The UK’s Brexit deal with the European Union (EU) means that EU citizens and their families can continue to live and work in the UK. This means that employers must continue to check the right to work for EU citizens as part of their recruitment process.


EU citizens have the right to remain in the UK indefinitely, but they need to apply for the EU Settlement Scheme before 31 December 2020. Those who are successful will receive a digital status confirming their right to remain in the UK, which must be checked by employers.


The Home Office has published guidance on how employers should conduct right to work checks on EU citizens, and it is important that businesses comply with the relevant legislation.
When undertaking right to work checks on EU citizens, employers should:

  • Ask applicants if they hold a valid passport or ID card issued by an EU member state
  • If not, request a valid permanent residence document
  • Ask applicants to provide proof of their eligibility under the EU Settlement Scheme
  • Retain records of any documents provided and make copies if necessary
  • Follow up with a check after a change of sponsored role or if the employee’s entitlement to work in the UK changes.

If an applicant does not hold a valid passport or ID card from an EU member state, employers should not reject them automatically. It is important to note that all applicants should be given equal opportunities regardless of their nationality. Employers must also ensure that they do not discriminate against individuals based on their country of origin or any other protected characteristic.


It is important that employers ensure that they adhere to the government’s guidance on right to work checks for EU citizens, as failure to do so can result in substantial fines and even criminal prosecution.

Check a job applicant’s entitlement to work in the UK


Ensuring that a job applicant has the right to work in the UK is an important part of any recruitment process. As an employer, you must ensure that any employee or job applicant has the right to work in the UK legally before they start employment with your organisation. You must also ensure that all workers have the right to work in the UK if they are not British citizens.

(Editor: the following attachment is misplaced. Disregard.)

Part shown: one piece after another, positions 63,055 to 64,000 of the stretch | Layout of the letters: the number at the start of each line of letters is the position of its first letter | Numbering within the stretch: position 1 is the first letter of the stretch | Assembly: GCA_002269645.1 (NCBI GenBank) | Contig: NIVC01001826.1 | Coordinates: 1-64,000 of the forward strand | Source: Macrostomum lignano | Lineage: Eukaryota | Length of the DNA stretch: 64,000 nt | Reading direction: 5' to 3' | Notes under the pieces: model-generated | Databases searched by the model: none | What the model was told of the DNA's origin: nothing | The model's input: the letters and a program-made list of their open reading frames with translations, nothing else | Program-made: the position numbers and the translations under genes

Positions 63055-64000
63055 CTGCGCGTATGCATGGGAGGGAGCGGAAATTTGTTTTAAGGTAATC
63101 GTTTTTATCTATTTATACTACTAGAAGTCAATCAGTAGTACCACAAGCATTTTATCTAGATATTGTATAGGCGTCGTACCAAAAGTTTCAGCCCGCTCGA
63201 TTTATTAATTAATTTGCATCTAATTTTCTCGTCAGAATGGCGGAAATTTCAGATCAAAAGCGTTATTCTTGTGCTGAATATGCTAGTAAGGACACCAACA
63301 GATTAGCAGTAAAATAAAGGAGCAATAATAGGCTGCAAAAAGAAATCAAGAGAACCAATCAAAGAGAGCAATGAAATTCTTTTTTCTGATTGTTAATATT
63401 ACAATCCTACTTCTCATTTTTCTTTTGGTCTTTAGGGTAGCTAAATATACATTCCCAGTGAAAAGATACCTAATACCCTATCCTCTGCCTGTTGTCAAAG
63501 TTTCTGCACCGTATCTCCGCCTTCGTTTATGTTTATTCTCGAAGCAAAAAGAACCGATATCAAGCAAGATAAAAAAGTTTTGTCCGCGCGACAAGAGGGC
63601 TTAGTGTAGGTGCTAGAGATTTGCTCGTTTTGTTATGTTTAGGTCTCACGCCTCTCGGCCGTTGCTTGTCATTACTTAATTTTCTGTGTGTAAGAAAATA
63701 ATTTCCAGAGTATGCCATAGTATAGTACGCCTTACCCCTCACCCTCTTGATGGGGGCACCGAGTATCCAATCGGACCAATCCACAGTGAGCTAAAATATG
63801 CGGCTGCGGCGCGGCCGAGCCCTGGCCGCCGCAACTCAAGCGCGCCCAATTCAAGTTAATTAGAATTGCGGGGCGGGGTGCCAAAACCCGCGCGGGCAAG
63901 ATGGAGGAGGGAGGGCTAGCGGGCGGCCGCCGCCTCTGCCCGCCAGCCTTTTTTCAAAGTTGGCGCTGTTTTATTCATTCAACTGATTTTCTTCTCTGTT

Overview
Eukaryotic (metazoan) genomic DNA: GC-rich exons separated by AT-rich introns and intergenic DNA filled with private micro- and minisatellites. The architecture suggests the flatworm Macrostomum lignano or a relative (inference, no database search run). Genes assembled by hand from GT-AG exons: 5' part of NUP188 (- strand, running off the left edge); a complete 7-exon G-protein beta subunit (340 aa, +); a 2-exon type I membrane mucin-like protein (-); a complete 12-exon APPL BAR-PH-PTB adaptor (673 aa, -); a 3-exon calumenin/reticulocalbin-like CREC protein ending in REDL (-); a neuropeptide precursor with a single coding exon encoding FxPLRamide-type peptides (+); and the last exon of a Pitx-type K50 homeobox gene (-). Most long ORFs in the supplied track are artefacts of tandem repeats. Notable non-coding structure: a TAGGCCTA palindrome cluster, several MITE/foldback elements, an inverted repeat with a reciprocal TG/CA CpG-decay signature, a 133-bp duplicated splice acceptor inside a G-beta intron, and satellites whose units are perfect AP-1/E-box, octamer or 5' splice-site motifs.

The Home Office provides guidance on acceptable documents that an individual can present to show their right to work in the UK. These include documents such as a passport, biometric residence permit, or a work permit. Employers must check the identity documents of all potential employees and keep copies of the documents in their records for at least two years after the employee has left their role.


When conducting a right to work check, employers must be sure to follow the guidance provided by the Home Office to ensure they are compliant with the law. This includes recording details of the document checked, retaining copies of the document and making sure that it is valid for the job role being applied for.
It’s also important that employers review a job applicant’s documents regularly throughout their employment, as some documents may only be valid for a certain amount of time. This is especially true for non-EEA nationals who require sponsorship from an employer.


By ensuring you adhere to the Home Office guidance when checking a job applicant’s entitlement to work in the UK, you can ensure that you are compliant with the law and avoid facing potential penalties for non-compliance.

Right to Work Check After a Change of Sponsored Role


When a job applicant changes their sponsorship role, employers are obligated to conduct a Right to Work check. This is because the individual may have different immigration rights and obligations associated with their new role.


To conduct a Right to Work check after a change of sponsored role, the employer should first ensure that the individual has their permission in writing from the Home Office to undertake the new role. Additionally, they should check that the document(s) presented to them by the job applicant confirms they have permission to work in the UK.


The documents employers can accept as evidence of right to work include: a Biometric Residence Permit (BRP) card, an Immigration Status Document or an Identity Card for EU/EEA Nationals. Employers should also consider asking the individual to provide a copy of their passport and visa documents.